Yo, I totally agree with you on that some means of transportation should be optional gimmicks,
(Teleport fly planeshift levitate etc.) and I also agree that if teleport could per definition end with errors, then the much more complicated planeshift should also have this possibility under circumstances.

What is not accurate in your post is that planeshift is the first encounter / method /means for PCs to encounter other planes. I sent my party three or four times to some ravenloft enclave during their ongoing greyhawk campaign already, with none of them having planeshift as a spell.

Also while I want an built in element of randomness into planeshift for certain scenarios I would also want to have a possibility to arrive in some "safe and secure" locations like the teleport circle for other scenarios. Having a low level party shifted to hell (or Ravenloft) without any direct means to get back is a pet peeve of mine.
But I also want the possibility to run some sophisticated high level planescape campaign, where the tactical use of planeshift spell is part of everyday campaigning.

So I need a rule which fits for both and is optional. E.g. no planeshift in Darksun unless you want to visit, ahm, I meant to say die on one of the elemental planes :p.
 

5ekyu

Adventurer
I think they tried to do that, but didn't make clear enough how broad of a latitude the GM should be allowed to have - probably because it's a bit weird to write a spell and then tell the player that the result of his spell is whatever the DM wants it to be. But in any event, "rulings not rules" should never be an excuse for poorly written rules.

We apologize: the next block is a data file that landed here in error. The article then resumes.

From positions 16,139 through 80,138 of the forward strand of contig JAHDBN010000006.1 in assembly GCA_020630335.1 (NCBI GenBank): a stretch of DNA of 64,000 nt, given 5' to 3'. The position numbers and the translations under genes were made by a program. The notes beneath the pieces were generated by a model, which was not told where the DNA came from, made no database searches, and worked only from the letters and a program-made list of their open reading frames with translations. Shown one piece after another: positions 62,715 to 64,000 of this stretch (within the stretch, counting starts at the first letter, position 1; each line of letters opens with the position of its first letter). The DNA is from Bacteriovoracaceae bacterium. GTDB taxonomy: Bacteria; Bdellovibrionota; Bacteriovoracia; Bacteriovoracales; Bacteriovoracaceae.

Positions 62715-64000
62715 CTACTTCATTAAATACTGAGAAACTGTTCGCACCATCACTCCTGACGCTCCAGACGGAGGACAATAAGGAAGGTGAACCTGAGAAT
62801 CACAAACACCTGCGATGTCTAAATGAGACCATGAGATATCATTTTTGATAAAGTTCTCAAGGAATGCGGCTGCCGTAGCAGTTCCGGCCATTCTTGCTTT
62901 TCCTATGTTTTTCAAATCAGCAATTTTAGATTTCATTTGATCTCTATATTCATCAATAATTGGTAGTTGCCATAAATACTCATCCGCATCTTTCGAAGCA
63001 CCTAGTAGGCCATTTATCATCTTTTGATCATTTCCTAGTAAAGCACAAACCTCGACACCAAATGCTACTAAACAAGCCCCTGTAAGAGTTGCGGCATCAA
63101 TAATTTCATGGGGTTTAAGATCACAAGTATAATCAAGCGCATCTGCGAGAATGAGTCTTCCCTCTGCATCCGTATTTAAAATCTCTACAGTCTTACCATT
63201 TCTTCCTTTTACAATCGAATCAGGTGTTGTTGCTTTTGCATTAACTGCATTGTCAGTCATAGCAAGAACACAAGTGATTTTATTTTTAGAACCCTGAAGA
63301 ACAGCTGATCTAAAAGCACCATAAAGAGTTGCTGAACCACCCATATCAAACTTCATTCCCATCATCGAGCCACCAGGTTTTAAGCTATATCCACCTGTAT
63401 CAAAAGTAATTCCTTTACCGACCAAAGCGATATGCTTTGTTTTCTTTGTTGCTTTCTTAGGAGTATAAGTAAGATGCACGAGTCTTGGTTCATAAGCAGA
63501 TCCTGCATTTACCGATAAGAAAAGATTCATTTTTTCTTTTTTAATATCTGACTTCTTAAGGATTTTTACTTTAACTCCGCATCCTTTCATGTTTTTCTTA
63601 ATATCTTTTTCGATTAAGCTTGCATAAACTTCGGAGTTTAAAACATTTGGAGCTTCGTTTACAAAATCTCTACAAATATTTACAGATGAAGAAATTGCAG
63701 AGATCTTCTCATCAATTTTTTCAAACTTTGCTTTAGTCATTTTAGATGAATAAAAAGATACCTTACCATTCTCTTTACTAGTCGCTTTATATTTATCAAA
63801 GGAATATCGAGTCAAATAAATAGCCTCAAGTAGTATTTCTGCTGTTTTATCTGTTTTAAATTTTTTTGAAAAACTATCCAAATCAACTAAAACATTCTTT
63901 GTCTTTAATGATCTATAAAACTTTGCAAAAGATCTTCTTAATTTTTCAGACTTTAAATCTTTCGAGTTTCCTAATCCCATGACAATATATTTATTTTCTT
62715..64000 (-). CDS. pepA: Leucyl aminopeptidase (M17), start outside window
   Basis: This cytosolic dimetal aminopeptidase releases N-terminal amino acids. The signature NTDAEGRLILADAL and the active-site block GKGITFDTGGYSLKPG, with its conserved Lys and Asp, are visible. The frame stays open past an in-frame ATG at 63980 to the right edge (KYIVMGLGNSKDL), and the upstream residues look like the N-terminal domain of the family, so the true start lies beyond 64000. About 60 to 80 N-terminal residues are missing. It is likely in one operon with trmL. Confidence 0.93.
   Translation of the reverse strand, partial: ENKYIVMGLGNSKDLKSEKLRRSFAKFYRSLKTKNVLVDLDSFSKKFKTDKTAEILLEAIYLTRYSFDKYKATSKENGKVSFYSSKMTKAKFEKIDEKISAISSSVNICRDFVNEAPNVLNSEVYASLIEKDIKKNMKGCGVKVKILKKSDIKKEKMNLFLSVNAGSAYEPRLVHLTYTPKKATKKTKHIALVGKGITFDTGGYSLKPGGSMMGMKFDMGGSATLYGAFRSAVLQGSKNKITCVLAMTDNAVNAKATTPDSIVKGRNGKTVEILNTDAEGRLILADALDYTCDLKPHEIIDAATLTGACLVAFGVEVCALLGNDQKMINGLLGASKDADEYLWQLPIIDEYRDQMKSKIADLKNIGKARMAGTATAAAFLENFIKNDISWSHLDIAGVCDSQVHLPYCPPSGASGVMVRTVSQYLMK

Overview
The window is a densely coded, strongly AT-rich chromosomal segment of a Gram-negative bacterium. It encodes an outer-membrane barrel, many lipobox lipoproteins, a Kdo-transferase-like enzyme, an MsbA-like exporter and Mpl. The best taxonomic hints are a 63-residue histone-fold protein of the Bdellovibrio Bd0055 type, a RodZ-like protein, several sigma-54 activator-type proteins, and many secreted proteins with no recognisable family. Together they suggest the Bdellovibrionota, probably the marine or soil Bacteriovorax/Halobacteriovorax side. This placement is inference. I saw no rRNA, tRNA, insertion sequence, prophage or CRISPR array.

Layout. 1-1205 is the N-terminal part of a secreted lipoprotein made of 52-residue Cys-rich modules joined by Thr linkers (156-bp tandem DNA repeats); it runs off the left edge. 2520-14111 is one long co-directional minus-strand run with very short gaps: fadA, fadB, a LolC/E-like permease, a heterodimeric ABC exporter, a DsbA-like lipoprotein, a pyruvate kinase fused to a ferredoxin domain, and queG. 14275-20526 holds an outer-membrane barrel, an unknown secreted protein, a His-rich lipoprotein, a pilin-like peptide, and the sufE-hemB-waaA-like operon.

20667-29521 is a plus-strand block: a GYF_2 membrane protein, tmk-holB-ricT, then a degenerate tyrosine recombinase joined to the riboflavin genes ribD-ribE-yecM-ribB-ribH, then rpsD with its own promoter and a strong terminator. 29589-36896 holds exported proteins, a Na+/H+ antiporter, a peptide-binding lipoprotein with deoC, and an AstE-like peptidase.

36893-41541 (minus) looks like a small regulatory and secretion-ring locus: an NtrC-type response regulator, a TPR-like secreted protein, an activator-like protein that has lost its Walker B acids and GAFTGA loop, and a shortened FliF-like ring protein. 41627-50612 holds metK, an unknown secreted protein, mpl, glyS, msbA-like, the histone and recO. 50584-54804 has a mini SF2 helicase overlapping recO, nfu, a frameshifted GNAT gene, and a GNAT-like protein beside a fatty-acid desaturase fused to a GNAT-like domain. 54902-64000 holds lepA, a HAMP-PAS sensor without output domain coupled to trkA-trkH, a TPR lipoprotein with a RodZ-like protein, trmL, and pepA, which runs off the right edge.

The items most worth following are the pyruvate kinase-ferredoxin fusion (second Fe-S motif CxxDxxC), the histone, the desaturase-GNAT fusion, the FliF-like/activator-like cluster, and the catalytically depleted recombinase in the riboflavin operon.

When people say things like this it becomes immediately clear that they are not having a discussion with me. Neither I nor the OP had any problem whatsoever with the movement that the spell allowed. When you answer with words like this, you might as well write, "Eff U" as a reply because that's precisely how polite you are being.

So again, it's not the movement that the spell allows that is the problem. Obviously, you want to have a spell that allows movement between the planes, and planeshift provides for that. Great
Ok so, the reason I quoted you was to address how I disagreed with you on the incoherent, etc. That early ruling not rules.

The second part was me adding my own views on the spell and what it means in the context of the campaign. Last time I checked that is permitted round here - even, amazingly, if it disagrees with your viewpoint.

So, yes, in azway, that part of my post was not "a discussion with you" - it was just me expressing my views more broadly. But that is a long long long long long way from it being am eff you.

To me there is a huge gulf between expressing an opinion that agrees and expressing an eff you. If not to you, well, not my problem.
 

Celebrim

Legend
By "used to" drop you in a random place do you mean 3e? Because in 1e you arrive right where you want to, if you know where you're going; and that's the bit that causes headaches: a party can be deep in a dungeon, planeshift home for the weekend, then planeshift back to precisely where they came from. All it takes is two castings for each trip.

Needless to say, I had to rein that in. :)
Yeah, I haven't looked at the 1e version of the spell in some time, but if it is pin point precise, then yes, you'd need to reign that in.
 

Celebrim

Legend